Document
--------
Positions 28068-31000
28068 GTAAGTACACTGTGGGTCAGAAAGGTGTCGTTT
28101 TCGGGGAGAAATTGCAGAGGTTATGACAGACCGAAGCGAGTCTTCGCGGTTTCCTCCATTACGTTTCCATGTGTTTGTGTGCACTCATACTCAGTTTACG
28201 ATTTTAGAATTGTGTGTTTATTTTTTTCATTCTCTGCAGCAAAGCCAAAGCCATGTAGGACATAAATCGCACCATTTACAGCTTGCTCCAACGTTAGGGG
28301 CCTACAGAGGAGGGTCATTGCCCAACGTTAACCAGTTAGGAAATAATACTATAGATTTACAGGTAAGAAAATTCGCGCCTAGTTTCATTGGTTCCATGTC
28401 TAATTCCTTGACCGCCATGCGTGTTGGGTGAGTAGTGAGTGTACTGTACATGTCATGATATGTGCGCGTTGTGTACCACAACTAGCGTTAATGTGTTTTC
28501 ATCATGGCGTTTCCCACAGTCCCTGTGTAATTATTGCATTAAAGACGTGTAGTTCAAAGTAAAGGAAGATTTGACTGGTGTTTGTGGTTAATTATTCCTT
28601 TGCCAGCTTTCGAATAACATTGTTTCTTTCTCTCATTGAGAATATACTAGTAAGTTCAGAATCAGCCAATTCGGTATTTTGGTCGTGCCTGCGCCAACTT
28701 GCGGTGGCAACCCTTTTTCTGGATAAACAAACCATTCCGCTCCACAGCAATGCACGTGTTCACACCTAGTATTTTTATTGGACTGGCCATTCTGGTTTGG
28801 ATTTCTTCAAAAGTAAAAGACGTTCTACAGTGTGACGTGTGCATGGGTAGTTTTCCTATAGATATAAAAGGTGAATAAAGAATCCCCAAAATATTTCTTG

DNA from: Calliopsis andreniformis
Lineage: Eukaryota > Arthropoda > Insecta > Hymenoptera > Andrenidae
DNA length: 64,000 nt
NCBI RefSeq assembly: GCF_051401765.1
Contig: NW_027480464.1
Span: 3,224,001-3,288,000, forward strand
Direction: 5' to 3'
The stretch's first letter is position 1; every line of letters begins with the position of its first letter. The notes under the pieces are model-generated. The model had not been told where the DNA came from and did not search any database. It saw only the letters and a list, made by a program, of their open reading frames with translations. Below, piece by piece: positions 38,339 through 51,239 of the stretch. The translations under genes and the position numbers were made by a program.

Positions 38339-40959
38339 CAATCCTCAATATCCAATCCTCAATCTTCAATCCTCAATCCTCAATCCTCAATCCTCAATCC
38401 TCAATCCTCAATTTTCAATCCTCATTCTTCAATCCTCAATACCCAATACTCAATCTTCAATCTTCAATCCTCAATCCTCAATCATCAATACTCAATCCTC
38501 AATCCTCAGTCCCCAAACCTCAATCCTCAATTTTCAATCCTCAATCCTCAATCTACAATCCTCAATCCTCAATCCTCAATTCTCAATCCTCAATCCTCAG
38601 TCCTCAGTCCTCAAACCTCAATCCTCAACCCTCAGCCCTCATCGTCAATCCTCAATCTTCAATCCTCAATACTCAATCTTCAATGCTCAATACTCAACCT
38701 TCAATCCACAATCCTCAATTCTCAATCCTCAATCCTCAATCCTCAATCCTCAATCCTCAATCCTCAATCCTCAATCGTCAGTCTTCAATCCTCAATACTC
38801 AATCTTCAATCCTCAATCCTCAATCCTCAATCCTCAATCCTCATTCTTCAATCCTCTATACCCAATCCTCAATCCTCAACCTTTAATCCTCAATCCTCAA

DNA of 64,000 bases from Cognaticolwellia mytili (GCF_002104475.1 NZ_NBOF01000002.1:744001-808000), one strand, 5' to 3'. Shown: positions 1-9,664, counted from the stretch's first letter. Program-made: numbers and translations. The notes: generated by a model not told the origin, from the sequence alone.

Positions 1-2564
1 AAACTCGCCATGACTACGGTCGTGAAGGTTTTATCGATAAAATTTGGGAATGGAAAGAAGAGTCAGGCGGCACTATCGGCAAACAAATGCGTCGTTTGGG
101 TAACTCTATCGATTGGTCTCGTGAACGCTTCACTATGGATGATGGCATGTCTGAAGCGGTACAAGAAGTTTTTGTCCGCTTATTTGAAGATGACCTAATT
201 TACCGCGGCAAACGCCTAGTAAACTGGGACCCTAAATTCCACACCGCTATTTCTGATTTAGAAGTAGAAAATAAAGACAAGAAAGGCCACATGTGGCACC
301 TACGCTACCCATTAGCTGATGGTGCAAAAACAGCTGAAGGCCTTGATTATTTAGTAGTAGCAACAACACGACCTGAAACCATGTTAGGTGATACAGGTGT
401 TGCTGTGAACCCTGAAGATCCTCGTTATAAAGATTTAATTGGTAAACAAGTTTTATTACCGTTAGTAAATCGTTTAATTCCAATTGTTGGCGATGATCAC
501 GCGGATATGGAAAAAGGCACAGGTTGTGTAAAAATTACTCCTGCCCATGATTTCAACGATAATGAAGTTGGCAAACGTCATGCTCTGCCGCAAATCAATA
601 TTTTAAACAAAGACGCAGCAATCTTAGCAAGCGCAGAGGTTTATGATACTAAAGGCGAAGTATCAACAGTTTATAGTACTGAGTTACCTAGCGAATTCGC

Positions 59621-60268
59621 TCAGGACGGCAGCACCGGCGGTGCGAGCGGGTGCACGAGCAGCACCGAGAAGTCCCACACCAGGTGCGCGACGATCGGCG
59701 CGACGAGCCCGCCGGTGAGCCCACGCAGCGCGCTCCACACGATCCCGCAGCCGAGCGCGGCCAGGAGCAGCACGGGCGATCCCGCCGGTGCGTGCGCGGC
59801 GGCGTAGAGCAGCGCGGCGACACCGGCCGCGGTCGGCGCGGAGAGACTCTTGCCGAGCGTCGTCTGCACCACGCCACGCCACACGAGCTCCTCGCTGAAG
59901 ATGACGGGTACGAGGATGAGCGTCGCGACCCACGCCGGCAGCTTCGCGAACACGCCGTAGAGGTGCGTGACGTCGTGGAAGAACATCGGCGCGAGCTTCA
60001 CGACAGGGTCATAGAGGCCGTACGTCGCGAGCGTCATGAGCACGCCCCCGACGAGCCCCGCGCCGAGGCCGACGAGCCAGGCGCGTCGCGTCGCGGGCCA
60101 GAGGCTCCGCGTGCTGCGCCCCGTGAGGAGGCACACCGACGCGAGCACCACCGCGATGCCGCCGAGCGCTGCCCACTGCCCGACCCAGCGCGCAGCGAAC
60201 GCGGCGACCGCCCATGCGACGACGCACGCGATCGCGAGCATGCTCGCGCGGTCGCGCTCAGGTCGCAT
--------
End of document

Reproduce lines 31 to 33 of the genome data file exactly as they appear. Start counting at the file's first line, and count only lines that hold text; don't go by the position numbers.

301 TACGCTACCCATTAGCTGATGGTGCAAAAACAGCTGAAGGCCTTGATTATTTAGTAGTAGCAACAACACGACCTGAAACCATGTTAGGTGATACAGGTGT
401 TGCTGTGAACCCTGAAGATCCTCGTTATAAAGATTTAATTGGTAAACAAGTTTTATTACCGTTAGTAAATCGTTTAATTCCAATTGTTGGCGATGATCAC
501 GCGGATATGGAAAAAGGCACAGGTTGTGTAAAAATTACTCCTGCCCATGATTTCAACGATAATGAAGTTGGCAAACGTCATGCTCTGCCGCAAATCAATA